Readers Weigh in on NYC's Spiciest Dish

via Flickr/joo0ey
The Brick Lane Curry phaal
Yesterday may have been National Hot and Spicy Food Day (because that's a thing, we guess), and in honor of the occasion, we posted a short list of spots where you can feel the burn--and readers weighed in with a good deal more suggestions.

So what are NYC's spiciest dishes?

More »

What Is NYC's Spiciest Dish?

It doesn't look that spicy, does it? This potage is also Dish #20 in our countdown.

Welcome to 100 Dishes to Eat Now, the tasty countdown leading up to our "Best of 2012" issue. Tune in each day (weekends too!) for a new dish from the Fork in the Road team.

I've eaten a lot of very spicy food. Last Sunday at a Thai restaurant in Elmhurst, I ate something that made me start hiccuping. I've endured the habanero-festooned food of the Yucatan in the shadow of Mayan ruins, and Sichuan hot pots so hot, that the seafood inside almost jumped out onto the tablecloth. And yes I've tried the phaal at Brick Lane Curry House, but none of this could prepare me for a soup I was forced to sip rather than spoon up at a West African restaurant last week.

More »

French Fry Breakthrough: Huajiao Fried Potatoes at Little Pepper

Look out mouth! Here they come.

It's the best thing since the invention of shoestrings: French fries dusted with crushed Sichuan peppercorns. Cram a handful in your mouth, and they scrunch and squish like regular fries, suffusing your mouth with spuddy savor, but then the huājiāo sensation rushes in like a loudmouth at a party.

More »

What's the Hottest Hot Dog at Japadog?

Here is what the spiciest frank at Japadog looks like -- it doesn't look that hot, right?

Fans of spicy wieners usually know which ones to get at their favorite frank purveyors: At Crif Dogs, it's the "Spicy Redneck." At Bark Hot Dogs, you'd go for the "Chili Cheese," but then you'd have to smother it with lots of Bark Habanero Sauce to get the full, mouth-boggling effect. But what about Japadog?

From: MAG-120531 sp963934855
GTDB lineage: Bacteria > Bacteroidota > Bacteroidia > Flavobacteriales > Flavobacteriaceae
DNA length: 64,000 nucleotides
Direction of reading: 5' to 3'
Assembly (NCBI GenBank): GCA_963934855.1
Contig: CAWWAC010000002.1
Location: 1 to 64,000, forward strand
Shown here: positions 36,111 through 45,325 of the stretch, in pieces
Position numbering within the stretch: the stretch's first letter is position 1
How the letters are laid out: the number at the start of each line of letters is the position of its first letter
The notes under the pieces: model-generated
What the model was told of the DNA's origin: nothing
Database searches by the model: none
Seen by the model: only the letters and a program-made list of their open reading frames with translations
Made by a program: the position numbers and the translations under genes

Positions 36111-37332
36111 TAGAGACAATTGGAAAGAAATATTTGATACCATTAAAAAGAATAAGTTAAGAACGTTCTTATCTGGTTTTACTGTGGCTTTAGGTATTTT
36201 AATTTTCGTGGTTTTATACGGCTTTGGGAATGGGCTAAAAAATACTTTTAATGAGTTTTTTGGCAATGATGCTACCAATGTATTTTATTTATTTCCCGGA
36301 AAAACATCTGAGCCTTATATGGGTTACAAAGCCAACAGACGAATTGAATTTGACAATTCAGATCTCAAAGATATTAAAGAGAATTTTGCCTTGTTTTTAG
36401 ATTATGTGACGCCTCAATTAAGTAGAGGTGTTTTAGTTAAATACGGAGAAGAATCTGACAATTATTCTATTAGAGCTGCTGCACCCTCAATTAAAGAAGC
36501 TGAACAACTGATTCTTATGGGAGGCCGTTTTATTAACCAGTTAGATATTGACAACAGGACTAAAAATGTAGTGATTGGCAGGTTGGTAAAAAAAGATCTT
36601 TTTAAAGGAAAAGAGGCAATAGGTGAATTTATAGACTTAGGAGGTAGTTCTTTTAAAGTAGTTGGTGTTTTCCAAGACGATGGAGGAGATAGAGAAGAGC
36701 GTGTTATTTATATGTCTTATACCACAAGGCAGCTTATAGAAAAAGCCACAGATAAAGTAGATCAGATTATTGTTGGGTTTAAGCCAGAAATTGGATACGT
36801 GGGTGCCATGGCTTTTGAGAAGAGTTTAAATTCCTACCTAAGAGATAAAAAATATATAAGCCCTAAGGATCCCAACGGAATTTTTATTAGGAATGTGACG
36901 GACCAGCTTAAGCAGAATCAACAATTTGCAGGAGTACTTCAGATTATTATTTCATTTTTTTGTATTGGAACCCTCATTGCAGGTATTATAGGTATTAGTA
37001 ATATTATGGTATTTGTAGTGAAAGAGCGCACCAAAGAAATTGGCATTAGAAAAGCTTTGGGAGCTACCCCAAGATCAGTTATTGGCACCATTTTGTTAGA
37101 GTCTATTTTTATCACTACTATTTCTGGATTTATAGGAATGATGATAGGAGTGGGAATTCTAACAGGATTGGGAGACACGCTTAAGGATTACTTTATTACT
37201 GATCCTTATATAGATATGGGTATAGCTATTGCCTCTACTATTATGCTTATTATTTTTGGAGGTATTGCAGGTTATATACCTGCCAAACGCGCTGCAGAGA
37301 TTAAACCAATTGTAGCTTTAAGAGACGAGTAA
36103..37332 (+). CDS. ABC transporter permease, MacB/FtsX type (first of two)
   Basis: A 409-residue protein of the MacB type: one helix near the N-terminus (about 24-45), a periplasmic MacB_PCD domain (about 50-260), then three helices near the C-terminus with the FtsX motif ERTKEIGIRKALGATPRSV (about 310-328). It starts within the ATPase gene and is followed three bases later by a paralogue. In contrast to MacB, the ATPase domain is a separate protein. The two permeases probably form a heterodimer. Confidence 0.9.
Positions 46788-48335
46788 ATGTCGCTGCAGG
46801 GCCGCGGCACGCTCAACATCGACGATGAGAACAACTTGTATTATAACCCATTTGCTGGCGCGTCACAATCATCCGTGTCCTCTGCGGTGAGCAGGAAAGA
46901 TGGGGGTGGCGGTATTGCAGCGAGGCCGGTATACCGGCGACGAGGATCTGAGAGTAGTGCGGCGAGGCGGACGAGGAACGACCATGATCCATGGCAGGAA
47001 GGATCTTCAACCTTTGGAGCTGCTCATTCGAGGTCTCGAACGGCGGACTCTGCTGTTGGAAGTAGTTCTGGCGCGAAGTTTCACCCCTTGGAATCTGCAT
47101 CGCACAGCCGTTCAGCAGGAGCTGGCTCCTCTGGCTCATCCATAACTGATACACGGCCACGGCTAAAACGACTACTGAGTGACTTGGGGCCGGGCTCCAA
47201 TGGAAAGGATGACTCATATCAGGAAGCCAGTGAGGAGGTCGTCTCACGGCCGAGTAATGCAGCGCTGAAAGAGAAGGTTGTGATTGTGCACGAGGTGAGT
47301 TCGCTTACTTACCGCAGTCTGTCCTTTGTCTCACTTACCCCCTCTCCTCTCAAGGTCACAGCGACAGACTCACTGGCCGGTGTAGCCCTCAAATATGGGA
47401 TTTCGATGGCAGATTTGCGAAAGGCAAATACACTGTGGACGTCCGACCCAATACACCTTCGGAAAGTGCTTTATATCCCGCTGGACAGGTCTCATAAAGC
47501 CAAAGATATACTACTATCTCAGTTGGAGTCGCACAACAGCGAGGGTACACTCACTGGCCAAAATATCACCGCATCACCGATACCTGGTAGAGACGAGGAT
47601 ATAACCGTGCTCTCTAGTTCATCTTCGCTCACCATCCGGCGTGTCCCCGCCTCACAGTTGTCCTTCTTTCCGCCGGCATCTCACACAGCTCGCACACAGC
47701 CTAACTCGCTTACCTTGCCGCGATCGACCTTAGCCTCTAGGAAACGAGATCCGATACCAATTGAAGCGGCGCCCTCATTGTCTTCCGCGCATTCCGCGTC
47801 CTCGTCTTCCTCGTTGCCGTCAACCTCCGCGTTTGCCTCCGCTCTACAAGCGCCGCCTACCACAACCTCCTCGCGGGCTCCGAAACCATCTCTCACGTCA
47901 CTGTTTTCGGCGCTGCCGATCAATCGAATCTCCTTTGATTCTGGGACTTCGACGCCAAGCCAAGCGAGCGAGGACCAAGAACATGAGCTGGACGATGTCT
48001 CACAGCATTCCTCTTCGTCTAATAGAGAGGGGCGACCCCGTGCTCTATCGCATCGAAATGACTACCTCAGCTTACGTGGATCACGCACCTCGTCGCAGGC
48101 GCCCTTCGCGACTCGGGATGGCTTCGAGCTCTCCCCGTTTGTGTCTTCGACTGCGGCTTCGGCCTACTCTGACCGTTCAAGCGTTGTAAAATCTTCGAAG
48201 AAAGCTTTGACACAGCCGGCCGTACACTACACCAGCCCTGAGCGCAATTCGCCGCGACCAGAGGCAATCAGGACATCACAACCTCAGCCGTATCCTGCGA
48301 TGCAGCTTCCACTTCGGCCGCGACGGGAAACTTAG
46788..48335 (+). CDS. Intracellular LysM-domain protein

More »

NYC's Hottest Ramen: Geki Kara at Tabata

Geki Kara Ramen is $9 worth of molten chilies -- plus noodles.

Japanese cuisine has been playing footsie with chilies over the last five years or so, and it's the rare Japanese menu that doesn't boast a fiery dish or two. And today nearly all ramen parlors in the city (which must number nearly 50) have at least one hot option. The geki kara ramen at newcomer Tabata is the hottest I've tried so far.

More »

Spicy Tingly Beef Noodles at Xi'an Famous Foods

It's no secret that Xi'an Famous Foods' wide, chewy noodles are completely delicious, but when I was thinking about this week's Ask the Critic question--about where to get the city's spiciest food--I wondered what would happen if I asked for one of Xi'an's chile-oil-napped dishes extra spicy instead of just spicy, as I normally do.

More »

At the Greenmarket: New York's Best Bloody Mary

Thumbnail image for getthumb.jpg
Toigo Orchards
Bottled Bloody Mary mixes are generally not an impressive lot, so you're excused if you think the headline on this post is a bit of hyperbole.

More »

Peaches Hot House's Nashville-Style Hot Chicken

The specialty of Peaches Hot House -- the new Southern restaurant in Bed-Stuy -- is the Nashville-style hot chicken, a regional dish rarely seen outside of Tennessee.

More »

Utz Red Hot Flavored Potato Chips — Really, Really Good

Watch out for your tongue!

Utz Quality Foods Inc. -- the brand that flaunts a red-cheeked girl with a hair bow and no nose -- is located in Hanover, a backwater in southern Pennsylvania not far from the Maryland border. You'd never expect this snack chip company to have its finger on the popular pulse, but, boy, do they!

More »

Spicy Miso Ramen at Ramen Setagaya in the East Village

It makes a pretty picture: an angry red bowl of ramen against a backdrop of wooden planking.

My noodle hang in the East Village lately has been Ramen Setagaya. Not the one on First Avenue that peddles such ramen arcana as a version featuring the noodles by themselves in a separate bowl from the broth and other ingredients. What's more, the noodles (called tsuke-men) are barely cooked, almost like you were eating them right out of the package.

More »